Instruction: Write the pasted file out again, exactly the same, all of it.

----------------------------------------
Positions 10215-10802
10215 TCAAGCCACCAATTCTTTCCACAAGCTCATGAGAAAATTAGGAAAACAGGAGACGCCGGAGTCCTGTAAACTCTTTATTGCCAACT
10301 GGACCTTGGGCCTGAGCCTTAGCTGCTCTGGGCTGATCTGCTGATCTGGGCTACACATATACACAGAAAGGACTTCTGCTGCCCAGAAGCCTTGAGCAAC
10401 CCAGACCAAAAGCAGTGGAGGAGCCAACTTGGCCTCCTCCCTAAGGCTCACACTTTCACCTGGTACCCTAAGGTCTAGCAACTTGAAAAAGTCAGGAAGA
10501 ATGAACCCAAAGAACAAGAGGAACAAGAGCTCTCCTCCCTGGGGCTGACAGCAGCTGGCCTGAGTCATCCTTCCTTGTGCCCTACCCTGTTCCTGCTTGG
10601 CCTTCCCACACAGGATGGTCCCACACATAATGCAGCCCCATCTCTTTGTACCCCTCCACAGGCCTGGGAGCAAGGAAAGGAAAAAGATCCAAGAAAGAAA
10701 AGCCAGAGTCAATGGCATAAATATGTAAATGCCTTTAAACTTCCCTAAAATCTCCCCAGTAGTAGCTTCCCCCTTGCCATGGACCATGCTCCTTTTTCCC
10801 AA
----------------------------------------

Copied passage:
Positions 10215-10802
10215 TCAAGCCACCAATTCTTTCCACAAGCTCATGAGAAAATTAGGAAAACAGGAGACGCCGGAGTCCTGTAAACTCTTTATTGCCAACT
10301 GGACCTTGGGCCTGAGCCTTAGCTGCTCTGGGCTGATCTGCTGATCTGGGCTACACATATACACAGAAAGGACTTCTGCTGCCCAGAAGCCTTGAGCAAC
10401 CCAGACCAAAAGCAGTGGAGGAGCCAACTTGGCCTCCTCCCTAAGGCTCACACTTTCACCTGGTACCCTAAGGTCTAGCAACTTGAAAAAGTCAGGAAGA
10501 ATGAACCCAAAGAACAAGAGGAACAAGAGCTCTCCTCCCTGGGGCTGACAGCAGCTGGCCTGAGTCATCCTTCCTTGTGCCCTACCCTGTTCCTGCTTGG
10601 CCTTCCCACACAGGATGGTCCCACACATAATGCAGCCCCATCTCTTTGTACCCCTCCACAGGCCTGGGAGCAAGGAAAGGAAAAAGATCCAAGAAAGAAA
10701 AGCCAGAGTCAATGGCATAAATATGTAAATGCCTTTAAACTTCCCTAAAATCTCCCCAGTAGTAGCTTCCCCCTTGCCATGGACCATGCTCCTTTTTCCC
10801 AA